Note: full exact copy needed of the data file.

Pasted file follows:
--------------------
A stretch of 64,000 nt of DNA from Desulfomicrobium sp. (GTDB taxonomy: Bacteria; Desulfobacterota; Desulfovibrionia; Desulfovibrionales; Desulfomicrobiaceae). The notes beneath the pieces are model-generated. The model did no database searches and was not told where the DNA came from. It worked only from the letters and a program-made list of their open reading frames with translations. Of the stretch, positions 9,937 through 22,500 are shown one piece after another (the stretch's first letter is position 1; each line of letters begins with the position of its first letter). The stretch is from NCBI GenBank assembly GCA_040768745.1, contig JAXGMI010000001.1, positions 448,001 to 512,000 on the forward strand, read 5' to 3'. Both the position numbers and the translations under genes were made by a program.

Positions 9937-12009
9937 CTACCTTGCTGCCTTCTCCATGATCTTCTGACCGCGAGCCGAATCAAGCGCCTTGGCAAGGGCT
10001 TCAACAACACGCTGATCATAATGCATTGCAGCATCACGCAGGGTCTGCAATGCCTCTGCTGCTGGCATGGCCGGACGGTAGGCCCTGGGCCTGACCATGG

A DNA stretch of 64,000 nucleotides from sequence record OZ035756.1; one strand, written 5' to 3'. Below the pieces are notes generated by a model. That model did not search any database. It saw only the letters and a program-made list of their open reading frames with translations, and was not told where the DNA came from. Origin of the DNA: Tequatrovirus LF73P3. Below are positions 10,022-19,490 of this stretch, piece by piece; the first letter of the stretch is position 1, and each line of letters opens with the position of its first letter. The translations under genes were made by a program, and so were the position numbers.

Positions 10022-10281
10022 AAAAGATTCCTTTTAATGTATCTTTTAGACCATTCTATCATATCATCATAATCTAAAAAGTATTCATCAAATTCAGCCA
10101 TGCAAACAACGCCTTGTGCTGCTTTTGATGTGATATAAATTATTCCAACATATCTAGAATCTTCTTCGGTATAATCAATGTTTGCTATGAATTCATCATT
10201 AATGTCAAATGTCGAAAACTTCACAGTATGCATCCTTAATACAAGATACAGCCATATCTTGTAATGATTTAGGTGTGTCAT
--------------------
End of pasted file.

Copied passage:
A stretch of 64,000 nt of DNA from Desulfomicrobium sp. (GTDB taxonomy: Bacteria; Desulfobacterota; Desulfovibrionia; Desulfovibrionales; Desulfomicrobiaceae). The notes beneath the pieces are model-generated. The model did no database searches and was not told where the DNA came from. It worked only from the letters and a program-made list of their open reading frames with translations. Of the stretch, positions 9,937 through 22,500 are shown one piece after another (the stretch's first letter is position 1; each line of letters begins with the position of its first letter). The stretch is from NCBI GenBank assembly GCA_040768745.1, contig JAXGMI010000001.1, positions 448,001 to 512,000 on the forward strand, read 5' to 3'. Both the position numbers and the translations under genes were made by a program.

Positions 9937-12009
9937 CTACCTTGCTGCCTTCTCCATGATCTTCTGACCGCGAGCCGAATCAAGCGCCTTGGCAAGGGCT
10001 TCAACAACACGCTGATCATAATGCATTGCAGCATCACGCAGGGTCTGCAATGCCTCTGCTGCTGGCATGGCCGGACGGTAGGCCCTGGGCCTGACCATGG

A DNA stretch of 64,000 nucleotides from sequence record OZ035756.1; one strand, written 5' to 3'. Below the pieces are notes generated by a model. That model did not search any database. It saw only the letters and a program-made list of their open reading frames with translations, and was not told where the DNA came from. Origin of the DNA: Tequatrovirus LF73P3. Below are positions 10,022-19,490 of this stretch, piece by piece; the first letter of the stretch is position 1, and each line of letters opens with the position of its first letter. The translations under genes were made by a program, and so were the position numbers.

Positions 10022-10281
10022 AAAAGATTCCTTTTAATGTATCTTTTAGACCATTCTATCATATCATCATAATCTAAAAAGTATTCATCAAATTCAGCCA
10101 TGCAAACAACGCCTTGTGCTGCTTTTGATGTGATATAAATTATTCCAACATATCTAGAATCTTCTTCGGTATAATCAATGTTTGCTATGAATTCATCATT
10201 AATGTCAAATGTCGAAAACTTCACAGTATGCATCCTTAATACAAGATACAGCCATATCTTGTAATGATTTAGGTGTGTCAT